The Cost of Being Clean

Companies brag about slashing emissions, but we're just now learning how to check their math

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Jeff Jacobson / Redux

Powerlines at the Gates substation in the San Joaquin Valley of California..

Bet you didn't know the global warming crisis is over. Yup, it is--and it's U.S. industry that solved the problem. Just look at the press releases. Company A is going to cut greenhouse-gas emissions 10% by 2015. Company B will hit 15% by 2020. Company C will soon reach the Nirvana of carbon neutrality. It's like a post-Christmas-day sale, and all carbon dioxide must go.

But there's a problem. Despite the flurry of green boasts and sustainability reports, hard numbers on corporate environmental performance remain frustratingly difficult to find. Carbon neutral may be the reigning Oxford Dictionary term of the year, but too few companies can and do size up their carbon footprints accurately. "You have CEOs making commitments on carbon, but they haven't even measured anything yet," says Mike Wallace, a vice president at Trucost, an environmental-research firm based in London. "How can you be carbon neutral without any numbers?"

Getting those numbers is not easy. For electric utilities, it might seem relatively straightforward to count the carbon burned through smokestacks, but even there, emissions need to be weighed against the size of a company and its plans for growth. For retailers with long and varied supply chains, it can be almost impossible to tell where a carbon footprint begins or ends.

The lack of hard metrics for measuring these things makes it awfully easy for companies to gin up their equations and then brag about their green cred. But even the most cynical p.r. departments know that that's hardly a long-term solution. Climate change is already having a serious financial impact on business. Julie Gorte, a vice president for the mutual fund Pax World, points out that nearly half of the top-100 companies in the S&P 500 reported that their earnings had been affected by Hurricane Katrina--the kind of superstorm scientists believe will become more common as the globe warms. And as Washington finally begins to consider legislation that would cap greenhouse-gas emissions, companies that produce lots of carbon dioxide could be forced to purchase costly carbon offsets to meet the new regulations. These are material financial risks, the same as high oil prices or a falling currency, yet many U.S. corporations are entirely unprepared for them and could pay a steep price among both consumers and stockholders. "Climate risk is going to hit very broadly, and investors want to see what companies are doing about it," says Gorte.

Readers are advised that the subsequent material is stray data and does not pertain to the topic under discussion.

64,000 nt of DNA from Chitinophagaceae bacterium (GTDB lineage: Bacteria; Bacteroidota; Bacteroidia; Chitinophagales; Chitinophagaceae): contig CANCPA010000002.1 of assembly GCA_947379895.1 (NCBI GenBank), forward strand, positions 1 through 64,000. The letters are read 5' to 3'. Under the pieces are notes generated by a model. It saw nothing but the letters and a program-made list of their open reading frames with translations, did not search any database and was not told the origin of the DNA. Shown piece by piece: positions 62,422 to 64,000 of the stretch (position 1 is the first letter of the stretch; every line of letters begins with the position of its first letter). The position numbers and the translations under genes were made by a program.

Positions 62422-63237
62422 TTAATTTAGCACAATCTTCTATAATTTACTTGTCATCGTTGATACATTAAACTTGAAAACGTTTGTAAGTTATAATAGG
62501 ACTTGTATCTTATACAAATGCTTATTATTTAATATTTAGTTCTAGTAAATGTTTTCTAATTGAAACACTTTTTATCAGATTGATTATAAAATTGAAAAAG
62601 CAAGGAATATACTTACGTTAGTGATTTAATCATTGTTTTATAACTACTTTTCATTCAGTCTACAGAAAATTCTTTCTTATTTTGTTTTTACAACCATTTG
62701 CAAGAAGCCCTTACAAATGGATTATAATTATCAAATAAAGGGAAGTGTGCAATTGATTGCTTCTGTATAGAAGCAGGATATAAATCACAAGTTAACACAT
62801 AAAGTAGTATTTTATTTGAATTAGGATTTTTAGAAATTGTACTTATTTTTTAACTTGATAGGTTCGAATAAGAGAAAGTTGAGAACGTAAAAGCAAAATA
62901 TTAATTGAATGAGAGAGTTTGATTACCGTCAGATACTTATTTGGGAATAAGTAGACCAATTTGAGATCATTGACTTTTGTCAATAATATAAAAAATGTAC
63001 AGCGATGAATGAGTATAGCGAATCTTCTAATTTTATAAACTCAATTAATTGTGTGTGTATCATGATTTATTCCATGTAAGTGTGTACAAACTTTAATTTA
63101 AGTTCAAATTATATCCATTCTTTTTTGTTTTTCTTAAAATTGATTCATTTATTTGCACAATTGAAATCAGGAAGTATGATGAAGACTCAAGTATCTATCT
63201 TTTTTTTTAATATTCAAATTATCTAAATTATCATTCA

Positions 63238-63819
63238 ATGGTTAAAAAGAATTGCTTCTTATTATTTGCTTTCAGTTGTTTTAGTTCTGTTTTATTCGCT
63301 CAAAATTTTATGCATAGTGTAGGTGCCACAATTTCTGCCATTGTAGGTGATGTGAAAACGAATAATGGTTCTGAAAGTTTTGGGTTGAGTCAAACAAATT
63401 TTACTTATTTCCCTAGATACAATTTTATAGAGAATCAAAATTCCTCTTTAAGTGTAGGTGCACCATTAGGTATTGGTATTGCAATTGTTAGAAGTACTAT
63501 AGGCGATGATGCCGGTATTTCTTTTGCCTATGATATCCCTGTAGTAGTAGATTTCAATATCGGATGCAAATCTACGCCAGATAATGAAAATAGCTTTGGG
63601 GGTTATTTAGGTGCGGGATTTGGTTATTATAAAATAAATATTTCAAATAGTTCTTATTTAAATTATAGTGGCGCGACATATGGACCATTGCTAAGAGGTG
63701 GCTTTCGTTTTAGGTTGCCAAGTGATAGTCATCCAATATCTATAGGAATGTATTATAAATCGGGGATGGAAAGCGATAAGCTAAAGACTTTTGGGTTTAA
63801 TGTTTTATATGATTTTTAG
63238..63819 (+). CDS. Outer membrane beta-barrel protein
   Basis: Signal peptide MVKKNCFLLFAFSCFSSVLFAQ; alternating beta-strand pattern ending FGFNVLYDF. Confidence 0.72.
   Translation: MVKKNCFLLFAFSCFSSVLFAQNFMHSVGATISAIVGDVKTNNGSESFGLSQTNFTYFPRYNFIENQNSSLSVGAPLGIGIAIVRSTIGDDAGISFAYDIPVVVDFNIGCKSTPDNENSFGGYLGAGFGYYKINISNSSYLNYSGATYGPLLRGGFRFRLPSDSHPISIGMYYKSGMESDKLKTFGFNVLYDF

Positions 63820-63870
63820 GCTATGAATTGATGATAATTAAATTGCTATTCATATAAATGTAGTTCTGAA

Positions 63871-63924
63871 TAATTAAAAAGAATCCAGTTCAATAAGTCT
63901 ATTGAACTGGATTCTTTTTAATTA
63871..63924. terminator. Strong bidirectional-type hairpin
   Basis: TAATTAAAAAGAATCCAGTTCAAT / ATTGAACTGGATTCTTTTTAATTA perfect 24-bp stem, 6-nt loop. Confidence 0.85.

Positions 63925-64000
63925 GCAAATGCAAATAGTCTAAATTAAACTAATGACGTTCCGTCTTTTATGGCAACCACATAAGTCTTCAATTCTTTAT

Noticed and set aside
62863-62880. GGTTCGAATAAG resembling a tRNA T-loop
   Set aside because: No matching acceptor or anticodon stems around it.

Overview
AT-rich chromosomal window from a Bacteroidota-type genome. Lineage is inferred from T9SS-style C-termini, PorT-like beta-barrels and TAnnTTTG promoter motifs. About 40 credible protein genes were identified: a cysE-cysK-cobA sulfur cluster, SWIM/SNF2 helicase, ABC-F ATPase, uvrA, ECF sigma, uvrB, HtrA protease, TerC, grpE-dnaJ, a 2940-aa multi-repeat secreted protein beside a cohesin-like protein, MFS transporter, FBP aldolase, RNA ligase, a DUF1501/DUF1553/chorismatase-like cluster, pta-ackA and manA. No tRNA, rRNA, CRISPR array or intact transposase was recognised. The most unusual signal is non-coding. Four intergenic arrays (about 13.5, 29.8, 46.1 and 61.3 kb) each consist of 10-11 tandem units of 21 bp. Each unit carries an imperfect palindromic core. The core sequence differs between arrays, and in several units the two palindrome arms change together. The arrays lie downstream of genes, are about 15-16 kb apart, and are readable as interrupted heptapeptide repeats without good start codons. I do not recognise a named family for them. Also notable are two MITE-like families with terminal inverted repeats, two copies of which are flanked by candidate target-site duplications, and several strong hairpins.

Last month a group of major institutional investors and green groups took steps to start fixing the problem, petitioning the Securities and Exchange Commission (SEC) to require public companies to fully disclose their financial risks from climate change. That was followed on Oct. 9 by the launch of the Supply Chain Leadership Coalition, a new grouping of large multinationals, including Nestlé and Unilever, formed to encourage suppliers to detail their greenhouse-gas emissions. Both groups argue that climate risk should become an essential part of financial reporting, no different from a price-to-earnings ratio. "This is about being able to judge the viability and the value of your investment," says Jack Ehnes, CEO of the California State Teachers' Retirement System, which joined the SEC petition.

For there to be carbon transparency, however, there first must be carbon measurement--and the field is still in its infancy. The big accounting firms are slowly entering the market, but for now carbon assessment is usually done either in-house--in which case investors should be wary of the numbers--or with the help of environmental consultants like Trucost, which does appear to have a more objective formula, factoring in such variables as overall emissions and annual revenue (see graphics).

Even Trucost doesn't pretend this is the only formula, and the market for carbon accounting will likely explode once companies realize they have no choice but to embrace openness. That will happen only when investors vote with their money, not just their mouths. The market forces that helped make the mess may then play a big part in cleaning it up.